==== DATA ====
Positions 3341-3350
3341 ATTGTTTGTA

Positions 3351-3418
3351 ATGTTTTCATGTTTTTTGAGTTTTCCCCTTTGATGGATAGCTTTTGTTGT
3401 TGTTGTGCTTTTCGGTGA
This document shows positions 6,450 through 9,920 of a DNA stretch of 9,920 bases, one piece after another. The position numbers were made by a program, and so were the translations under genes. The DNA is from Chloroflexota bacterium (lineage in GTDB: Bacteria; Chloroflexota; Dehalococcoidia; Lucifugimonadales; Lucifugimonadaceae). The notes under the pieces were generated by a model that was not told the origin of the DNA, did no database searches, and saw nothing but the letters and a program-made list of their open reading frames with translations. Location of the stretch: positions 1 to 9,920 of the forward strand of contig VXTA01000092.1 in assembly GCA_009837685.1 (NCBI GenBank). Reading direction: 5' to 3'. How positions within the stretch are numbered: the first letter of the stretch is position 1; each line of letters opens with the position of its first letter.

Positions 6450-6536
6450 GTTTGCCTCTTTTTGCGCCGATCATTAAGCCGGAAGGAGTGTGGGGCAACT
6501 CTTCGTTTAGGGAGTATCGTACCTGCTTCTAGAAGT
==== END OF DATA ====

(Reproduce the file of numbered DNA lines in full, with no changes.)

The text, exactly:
Positions 3341-3350
3341 ATTGTTTGTA

Positions 3351-3418
3351 ATGTTTTCATGTTTTTTGAGTTTTCCCCTTTGATGGATAGCTTTTGTTGT
3401 TGTTGTGCTTTTCGGTGA
This document shows positions 6,450 through 9,920 of a DNA stretch of 9,920 bases, one piece after another. The position numbers were made by a program, and so were the translations under genes. The DNA is from Chloroflexota bacterium (lineage in GTDB: Bacteria; Chloroflexota; Dehalococcoidia; Lucifugimonadales; Lucifugimonadaceae). The notes under the pieces were generated by a model that was not told the origin of the DNA, did no database searches, and saw nothing but the letters and a program-made list of their open reading frames with translations. Location of the stretch: positions 1 to 9,920 of the forward strand of contig VXTA01000092.1 in assembly GCA_009837685.1 (NCBI GenBank). Reading direction: 5' to 3'. How positions within the stretch are numbered: the first letter of the stretch is position 1; each line of letters opens with the position of its first letter.

Positions 6450-6536
6450 GTTTGCCTCTTTTTGCGCCGATCATTAAGCCGGAAGGAGTGTGGGGCAACT
6501 CTTCGTTTAGGGAGTATCGTACCTGCTTCTAGAAGT